Okamoto Kitchen Comes to Presidio

Video-Game Wizard Brings Anime Food Truck to Asian American Neighborhood Festival

Katsu Curry, Pork Chashu, and Spicy Tuna

Courtesy Photo

Katsu Curry, Pork Chashu, and Spicy Tuna

You might think that a former video-game wizard’s decision to start serving obscure Japanese fast food out of a truck that’s decorated with Japanese cartoon characters amounts to a convenient gimmick. But Gerald Abraham, whose Okamoto Kitchen comes to Santa Barbara this weekend, credits his gamer career for why his anime-covered restaurant-on-wheels has become one of the most successful food-truck purveyors in Southern California.

“Everything that I’ve done leads back to gaming,” said Abraham, who’ll be serving at the Asian American Neighborhood Festival around the Presidio on Sunday, October 8. “Street Fighter and Virtua Fighter are the games that helped me think analytically. They helped me peel back the layers and problem-solve step-by-step. They gave me the discipline and patience to sit down and analyze each situation.”

So when Abraham — who went from gaming to producing visual effects — and his wife, Chizuru Okamoto, a chef he met during his time in Japan, decided to start a food truck, their research was meticulous. And when Okamoto Kitchen started rolling in July 2015 (with the support of fellow gamer Shidosha Hodges), they analyzed each victory and failure like it was a battle. “Number one, I don’t like losing, but it’s inevitable,” said Abraham. “So when you’re playing against somebody who beats you down, it’s about figuring out how to come back from it afterward.”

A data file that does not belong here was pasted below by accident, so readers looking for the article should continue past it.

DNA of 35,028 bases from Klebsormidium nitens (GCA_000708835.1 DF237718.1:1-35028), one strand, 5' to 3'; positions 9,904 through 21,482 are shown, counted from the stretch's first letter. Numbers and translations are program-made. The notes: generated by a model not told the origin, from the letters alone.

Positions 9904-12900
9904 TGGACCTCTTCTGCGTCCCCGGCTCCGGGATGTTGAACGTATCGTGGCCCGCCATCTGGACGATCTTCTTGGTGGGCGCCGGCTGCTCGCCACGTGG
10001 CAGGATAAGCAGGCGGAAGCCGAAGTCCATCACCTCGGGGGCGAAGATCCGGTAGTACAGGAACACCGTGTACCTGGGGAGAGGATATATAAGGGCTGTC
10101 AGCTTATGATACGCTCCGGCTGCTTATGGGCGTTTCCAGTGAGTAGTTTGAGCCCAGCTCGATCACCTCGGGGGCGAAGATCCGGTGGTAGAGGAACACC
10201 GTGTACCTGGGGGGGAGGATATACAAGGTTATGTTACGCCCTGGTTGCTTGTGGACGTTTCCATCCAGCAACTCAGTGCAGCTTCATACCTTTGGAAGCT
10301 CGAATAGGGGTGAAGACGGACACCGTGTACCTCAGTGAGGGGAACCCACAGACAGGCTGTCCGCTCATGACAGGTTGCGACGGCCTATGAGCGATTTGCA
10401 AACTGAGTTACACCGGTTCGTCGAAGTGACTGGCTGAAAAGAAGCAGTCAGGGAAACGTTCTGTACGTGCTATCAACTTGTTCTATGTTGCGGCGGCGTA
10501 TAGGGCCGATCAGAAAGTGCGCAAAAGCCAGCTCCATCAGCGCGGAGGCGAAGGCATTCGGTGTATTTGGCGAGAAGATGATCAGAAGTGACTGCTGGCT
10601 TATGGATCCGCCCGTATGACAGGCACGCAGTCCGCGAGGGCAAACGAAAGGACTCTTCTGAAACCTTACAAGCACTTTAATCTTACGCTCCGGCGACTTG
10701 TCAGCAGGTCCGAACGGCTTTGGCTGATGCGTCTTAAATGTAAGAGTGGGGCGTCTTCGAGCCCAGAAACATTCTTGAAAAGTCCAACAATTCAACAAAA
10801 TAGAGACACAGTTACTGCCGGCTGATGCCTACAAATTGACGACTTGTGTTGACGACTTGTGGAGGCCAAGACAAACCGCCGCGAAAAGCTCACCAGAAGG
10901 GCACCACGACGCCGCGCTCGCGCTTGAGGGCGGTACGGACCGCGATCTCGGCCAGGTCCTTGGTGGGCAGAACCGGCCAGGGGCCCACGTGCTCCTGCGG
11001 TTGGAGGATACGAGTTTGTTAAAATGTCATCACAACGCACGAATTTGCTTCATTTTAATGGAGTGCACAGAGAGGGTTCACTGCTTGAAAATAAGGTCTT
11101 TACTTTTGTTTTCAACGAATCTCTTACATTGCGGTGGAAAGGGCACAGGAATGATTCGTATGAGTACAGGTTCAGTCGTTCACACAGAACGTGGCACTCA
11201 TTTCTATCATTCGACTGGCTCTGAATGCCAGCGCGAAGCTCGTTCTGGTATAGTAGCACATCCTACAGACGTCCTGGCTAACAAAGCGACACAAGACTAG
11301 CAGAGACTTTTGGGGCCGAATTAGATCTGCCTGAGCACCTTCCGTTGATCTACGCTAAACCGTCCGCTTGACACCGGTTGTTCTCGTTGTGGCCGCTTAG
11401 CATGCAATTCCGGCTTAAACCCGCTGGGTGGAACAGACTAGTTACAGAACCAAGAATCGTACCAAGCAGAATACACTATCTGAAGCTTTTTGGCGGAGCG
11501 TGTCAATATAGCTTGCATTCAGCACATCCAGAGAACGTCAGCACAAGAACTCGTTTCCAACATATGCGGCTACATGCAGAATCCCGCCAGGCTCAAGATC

In the competitive food-truck world, Okamoto Kitchen, which now includes two trucks with a third on the way, enjoys additional advantages as well: One are the colorful anime characters gracing the sides of the truck, almost impossible to miss even from a football field away. The other is a unique cuisine: a modern, easier-to-eat spin on Japanese comfort foods, like the Gyu Don Stack (with fried rice cakes encompassing the traditional rib-eye beef dish) and the popular “Nom Bomb,” a sandwich that plays on the nanban fried chicken plate.

The latter is something that Abraham first tried while living in Japan at a modest, family-run diner next to his language school. “It was so good,” said Abraham, who recalled thinking, “If Americans knew about this, they would eat it up.”

And therein lies their niche: In a SoCal world filled with sushi, ramen, and izakaya options, Okamoto Kitchen is serving up brand-new flavors. “That was strategically planned,” said Abraham, whose menu includes plenty of fish and tofu options as well as cheese mochi sticks, pork-belly fries, poke soba, and sweets like coffee jelly. “The goal of Okamoto Kitchen is to introduce Western culture to some of the lesser-known Japanese foods.”

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Okamoto Kitchen comes to the S.B. Trust for Historic Preservation’s Eighth Annual Asian American Neighborhood Festival on Sunday, October 8, 11 a.m.-3 p.m., at El Presidio de Santa Bárbara State Historic Park (123 E. Canon Perdido St.). Free parking is available behind Panino. Visit okamotokitchen.com and sbthp.org/aanf for more information.

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